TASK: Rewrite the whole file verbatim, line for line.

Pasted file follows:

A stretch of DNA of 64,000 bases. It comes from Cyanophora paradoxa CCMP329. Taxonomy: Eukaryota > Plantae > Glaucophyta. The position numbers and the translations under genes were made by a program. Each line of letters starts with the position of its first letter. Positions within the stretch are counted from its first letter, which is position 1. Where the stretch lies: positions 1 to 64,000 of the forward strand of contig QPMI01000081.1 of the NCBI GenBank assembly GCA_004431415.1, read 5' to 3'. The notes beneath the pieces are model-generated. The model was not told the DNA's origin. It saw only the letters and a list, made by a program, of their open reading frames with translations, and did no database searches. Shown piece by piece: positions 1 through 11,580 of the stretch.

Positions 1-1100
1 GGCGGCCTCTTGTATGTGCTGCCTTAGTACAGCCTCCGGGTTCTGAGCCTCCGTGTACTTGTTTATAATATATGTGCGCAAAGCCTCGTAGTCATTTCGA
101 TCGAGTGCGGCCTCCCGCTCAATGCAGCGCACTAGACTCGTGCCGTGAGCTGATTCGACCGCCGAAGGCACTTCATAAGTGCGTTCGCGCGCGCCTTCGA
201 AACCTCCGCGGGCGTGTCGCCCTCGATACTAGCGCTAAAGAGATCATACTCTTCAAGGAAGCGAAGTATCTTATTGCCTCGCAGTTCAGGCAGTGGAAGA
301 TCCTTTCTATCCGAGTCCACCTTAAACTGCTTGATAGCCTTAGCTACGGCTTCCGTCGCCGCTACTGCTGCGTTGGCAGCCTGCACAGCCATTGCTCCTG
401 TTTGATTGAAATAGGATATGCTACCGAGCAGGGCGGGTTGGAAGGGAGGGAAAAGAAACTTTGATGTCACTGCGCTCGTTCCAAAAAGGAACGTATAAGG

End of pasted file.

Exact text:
A stretch of DNA of 64,000 bases. It comes from Cyanophora paradoxa CCMP329. Taxonomy: Eukaryota > Plantae > Glaucophyta. The position numbers and the translations under genes were made by a program. Each line of letters starts with the position of its first letter. Positions within the stretch are counted from its first letter, which is position 1. Where the stretch lies: positions 1 to 64,000 of the forward strand of contig QPMI01000081.1 of the NCBI GenBank assembly GCA_004431415.1, read 5' to 3'. The notes beneath the pieces are model-generated. The model was not told the DNA's origin. It saw only the letters and a list, made by a program, of their open reading frames with translations, and did no database searches. Shown piece by piece: positions 1 through 11,580 of the stretch.

Positions 1-1100
1 GGCGGCCTCTTGTATGTGCTGCCTTAGTACAGCCTCCGGGTTCTGAGCCTCCGTGTACTTGTTTATAATATATGTGCGCAAAGCCTCGTAGTCATTTCGA
101 TCGAGTGCGGCCTCCCGCTCAATGCAGCGCACTAGACTCGTGCCGTGAGCTGATTCGACCGCCGAAGGCACTTCATAAGTGCGTTCGCGCGCGCCTTCGA
201 AACCTCCGCGGGCGTGTCGCCCTCGATACTAGCGCTAAAGAGATCATACTCTTCAAGGAAGCGAAGTATCTTATTGCCTCGCAGTTCAGGCAGTGGAAGA
301 TCCTTTCTATCCGAGTCCACCTTAAACTGCTTGATAGCCTTAGCTACGGCTTCCGTCGCCGCTACTGCTGCGTTGGCAGCCTGCACAGCCATTGCTCCTG
401 TTTGATTGAAATAGGATATGCTACCGAGCAGGGCGGGTTGGAAGGGAGGGAAAAGAAACTTTGATGTCACTGCGCTCGTTCCAAAAAGGAACGTATAAGG